Communications Manager/2 and DB2/2 SNMP management APIs for development and integration of third-party systems management applications Consistent graphical user interface for integration of multiple systems management applications More sophisticated discovery mechanisms (seed and mask files) for a wider variety of devices SNMP tools for fault.) SNMP subagents for managing LAN Server/LAN Requester. Lotus Notes. these IBM LAN management products for the DOS/Windows platform are discussed: • • NetView for Windows Nways Manager for Windows Chapter 2. Lotus Notes and TCP/IP Sendmail) Better PC hardware management features: − More detailed hardware configuration information − Power-On Error Detect − Predictive Failure Analysis − ECC Memory Setup − System Partition Access − Remote RAID Array management Very granular security options NetFinity for OS/2 clients do not require LAN Requester software APIs for development and integration of third-party extensions These are some key NetView for OS/2 features that differentiate it from LMU and NetFinity for OS/2: • • • • • • • • SNMP systems and network management platform. IPX/SPX. TCP/IP and Serial Dial-up) Manager pass-through feature for accessing remote managers across a distributed network environment and managing their managed PCs Lotus Notes database Launch of NetFinity from Novell NMS DMTF (Desktop Management Task Force) DMI instrumentation (Desktop Management Interface) Software Inventory Service Alert information sent via E-mail (cc:Mail.21 DOS/Windows LAN Management In the following sections. UNIX. it can manage any resource with an SNMP agent (for example.• • • • • • • • • • • • • Easier to set up and use Ability to create groups of systems instead of displaying all managed systems in the managing system′s console Better multiprotocol support for LAN environments (NetBIOS. etc. operations and performance management: − Data Collector − Application Builder − MIB Loader − MIB Browser Flexible grouping of devices on a logical basis that allows LAN administrators to display only the systems they need to manage Application Builder for easy creation of SNMP MIB tools without requiring any programming 2. hubs. LAN Management 173 .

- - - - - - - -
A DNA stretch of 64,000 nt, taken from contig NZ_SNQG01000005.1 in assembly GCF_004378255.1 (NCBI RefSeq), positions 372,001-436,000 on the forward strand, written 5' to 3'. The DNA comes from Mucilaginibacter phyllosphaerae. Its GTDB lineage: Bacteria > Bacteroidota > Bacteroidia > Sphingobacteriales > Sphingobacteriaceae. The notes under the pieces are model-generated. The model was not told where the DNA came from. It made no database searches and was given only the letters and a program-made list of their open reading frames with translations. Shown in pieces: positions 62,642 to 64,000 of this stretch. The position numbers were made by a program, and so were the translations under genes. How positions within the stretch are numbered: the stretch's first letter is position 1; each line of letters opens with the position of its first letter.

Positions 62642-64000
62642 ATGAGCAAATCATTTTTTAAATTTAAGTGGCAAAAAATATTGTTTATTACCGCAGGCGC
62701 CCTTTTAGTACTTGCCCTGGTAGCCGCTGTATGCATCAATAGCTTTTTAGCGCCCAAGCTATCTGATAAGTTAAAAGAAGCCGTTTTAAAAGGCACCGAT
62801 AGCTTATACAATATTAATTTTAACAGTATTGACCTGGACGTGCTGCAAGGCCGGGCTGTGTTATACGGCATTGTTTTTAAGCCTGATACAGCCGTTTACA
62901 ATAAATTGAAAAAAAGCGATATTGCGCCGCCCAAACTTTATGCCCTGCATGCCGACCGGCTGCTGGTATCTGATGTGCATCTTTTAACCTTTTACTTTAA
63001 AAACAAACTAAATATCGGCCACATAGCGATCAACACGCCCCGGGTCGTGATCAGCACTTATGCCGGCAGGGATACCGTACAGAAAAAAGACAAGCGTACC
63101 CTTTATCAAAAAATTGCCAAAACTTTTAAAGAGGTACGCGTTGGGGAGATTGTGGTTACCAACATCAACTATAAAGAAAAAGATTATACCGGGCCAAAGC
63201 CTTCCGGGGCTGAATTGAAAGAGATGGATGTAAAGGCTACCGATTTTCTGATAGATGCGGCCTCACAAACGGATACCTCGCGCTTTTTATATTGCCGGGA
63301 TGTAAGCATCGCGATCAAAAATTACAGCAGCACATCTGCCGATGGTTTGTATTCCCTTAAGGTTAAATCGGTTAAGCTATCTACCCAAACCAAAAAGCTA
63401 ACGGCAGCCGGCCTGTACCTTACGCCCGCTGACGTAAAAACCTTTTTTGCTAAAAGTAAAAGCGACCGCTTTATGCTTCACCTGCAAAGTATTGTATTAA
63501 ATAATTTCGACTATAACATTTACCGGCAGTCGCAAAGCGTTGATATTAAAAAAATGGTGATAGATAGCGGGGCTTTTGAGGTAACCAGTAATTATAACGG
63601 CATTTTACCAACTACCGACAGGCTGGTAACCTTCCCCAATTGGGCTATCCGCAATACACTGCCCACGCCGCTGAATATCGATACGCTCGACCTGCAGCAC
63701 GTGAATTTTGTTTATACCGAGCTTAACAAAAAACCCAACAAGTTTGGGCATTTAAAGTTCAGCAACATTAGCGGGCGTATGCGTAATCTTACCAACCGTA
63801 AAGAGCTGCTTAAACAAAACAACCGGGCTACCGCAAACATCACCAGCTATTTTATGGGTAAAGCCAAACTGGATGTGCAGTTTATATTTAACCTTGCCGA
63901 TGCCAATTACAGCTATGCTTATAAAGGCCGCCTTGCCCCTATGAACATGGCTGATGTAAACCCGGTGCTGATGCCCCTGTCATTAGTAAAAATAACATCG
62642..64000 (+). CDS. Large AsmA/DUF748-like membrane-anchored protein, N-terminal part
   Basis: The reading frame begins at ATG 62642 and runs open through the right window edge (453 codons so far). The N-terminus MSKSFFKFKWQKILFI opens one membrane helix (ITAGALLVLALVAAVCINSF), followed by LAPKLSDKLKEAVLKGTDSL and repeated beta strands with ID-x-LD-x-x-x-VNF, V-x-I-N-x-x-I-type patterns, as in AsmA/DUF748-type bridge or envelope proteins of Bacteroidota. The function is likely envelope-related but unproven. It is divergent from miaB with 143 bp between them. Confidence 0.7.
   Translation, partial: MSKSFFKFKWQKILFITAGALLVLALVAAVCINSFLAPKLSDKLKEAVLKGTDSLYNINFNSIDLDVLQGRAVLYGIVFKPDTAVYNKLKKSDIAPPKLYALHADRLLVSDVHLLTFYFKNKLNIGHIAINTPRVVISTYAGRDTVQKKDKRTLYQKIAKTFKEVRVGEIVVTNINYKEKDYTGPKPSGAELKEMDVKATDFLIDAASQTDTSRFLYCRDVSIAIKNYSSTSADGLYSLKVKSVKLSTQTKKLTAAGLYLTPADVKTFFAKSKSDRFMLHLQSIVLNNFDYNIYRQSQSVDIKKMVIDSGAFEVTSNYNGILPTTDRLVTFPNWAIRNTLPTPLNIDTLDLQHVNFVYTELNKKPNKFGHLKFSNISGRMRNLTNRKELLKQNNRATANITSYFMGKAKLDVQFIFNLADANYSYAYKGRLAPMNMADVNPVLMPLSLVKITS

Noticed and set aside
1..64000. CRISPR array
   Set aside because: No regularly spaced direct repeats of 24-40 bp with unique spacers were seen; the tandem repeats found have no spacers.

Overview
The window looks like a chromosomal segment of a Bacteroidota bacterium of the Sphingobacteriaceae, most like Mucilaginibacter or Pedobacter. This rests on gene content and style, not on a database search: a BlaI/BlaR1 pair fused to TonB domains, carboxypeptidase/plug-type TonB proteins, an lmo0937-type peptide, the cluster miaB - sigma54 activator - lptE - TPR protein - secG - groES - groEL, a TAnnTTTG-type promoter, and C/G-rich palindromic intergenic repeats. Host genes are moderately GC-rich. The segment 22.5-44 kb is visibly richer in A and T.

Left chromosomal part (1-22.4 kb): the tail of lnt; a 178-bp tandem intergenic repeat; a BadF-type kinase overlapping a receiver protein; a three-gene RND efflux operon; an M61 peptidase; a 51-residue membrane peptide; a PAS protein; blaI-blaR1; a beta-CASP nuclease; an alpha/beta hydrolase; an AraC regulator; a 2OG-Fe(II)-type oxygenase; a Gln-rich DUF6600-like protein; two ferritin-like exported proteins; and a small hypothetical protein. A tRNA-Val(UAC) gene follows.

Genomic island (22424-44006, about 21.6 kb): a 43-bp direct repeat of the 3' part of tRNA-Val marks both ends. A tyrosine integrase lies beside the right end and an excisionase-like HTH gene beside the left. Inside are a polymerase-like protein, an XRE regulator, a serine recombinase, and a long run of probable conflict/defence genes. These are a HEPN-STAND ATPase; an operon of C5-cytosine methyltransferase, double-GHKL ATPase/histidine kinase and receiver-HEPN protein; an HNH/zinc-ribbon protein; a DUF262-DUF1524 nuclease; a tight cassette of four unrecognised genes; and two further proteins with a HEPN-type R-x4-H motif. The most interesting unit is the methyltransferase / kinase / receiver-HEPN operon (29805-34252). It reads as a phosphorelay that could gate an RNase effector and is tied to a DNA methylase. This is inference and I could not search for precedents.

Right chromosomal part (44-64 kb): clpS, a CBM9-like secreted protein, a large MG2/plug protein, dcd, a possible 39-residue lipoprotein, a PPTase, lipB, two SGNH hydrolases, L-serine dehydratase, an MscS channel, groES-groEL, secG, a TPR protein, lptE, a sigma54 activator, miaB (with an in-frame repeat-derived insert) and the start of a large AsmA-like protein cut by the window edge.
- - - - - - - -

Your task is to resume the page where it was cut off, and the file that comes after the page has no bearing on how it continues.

0 provides low-cost simple network management protocol (SNMP) device management in the Windows environment. File Transfer Protocol.• • IBM Nways LAN Remote Monitor for Windows IBM Intelligent Hub Management Porgram/DOS entry 2. an integrated suite of network management applications 174 LAN Concepts and Products: Operating Systems and Mgmt . the IBM 8224 Ethernet Stackable Hub. an integrated object-oriented database. Figure 39. and the 8271 EtherStreamer (TM) Switch. NetView for Windows NetView for Windows Version 2. supported in NetView for Windows Version 1. and switches.0 works seamlessly with the Nways Manager for Windows Version 1. NetView for Windows Version 2. including workstations.0.0. bridges. NetView for Windows Version 2. It includes fault. routers. and manages all SNMP devices. Telnet capabilities.0 continues support for device-specific applications such as the IBM 8230 Model 3 Controlled Access Unit.22 IBM NetView for Windows Version 2. and the following: • • • • • Supports auto-discovery of Internet Protocol (IP) resources Supports enhanced multivendor fault management Provides an improved MIB browser with a MIB compiler included Offers enhanced graphics for real-time statistics display Provides support for the industry-standard Windows Socket API Product-specific modules (PSMs) are available for device-specific SNMP management of a number of IBM and non-IBM hardware devices. and configuration monitoring.0 NetView for Windows Version 2. TCP/IP communications.0 continues to provide trouble ticketing. performance. hubs.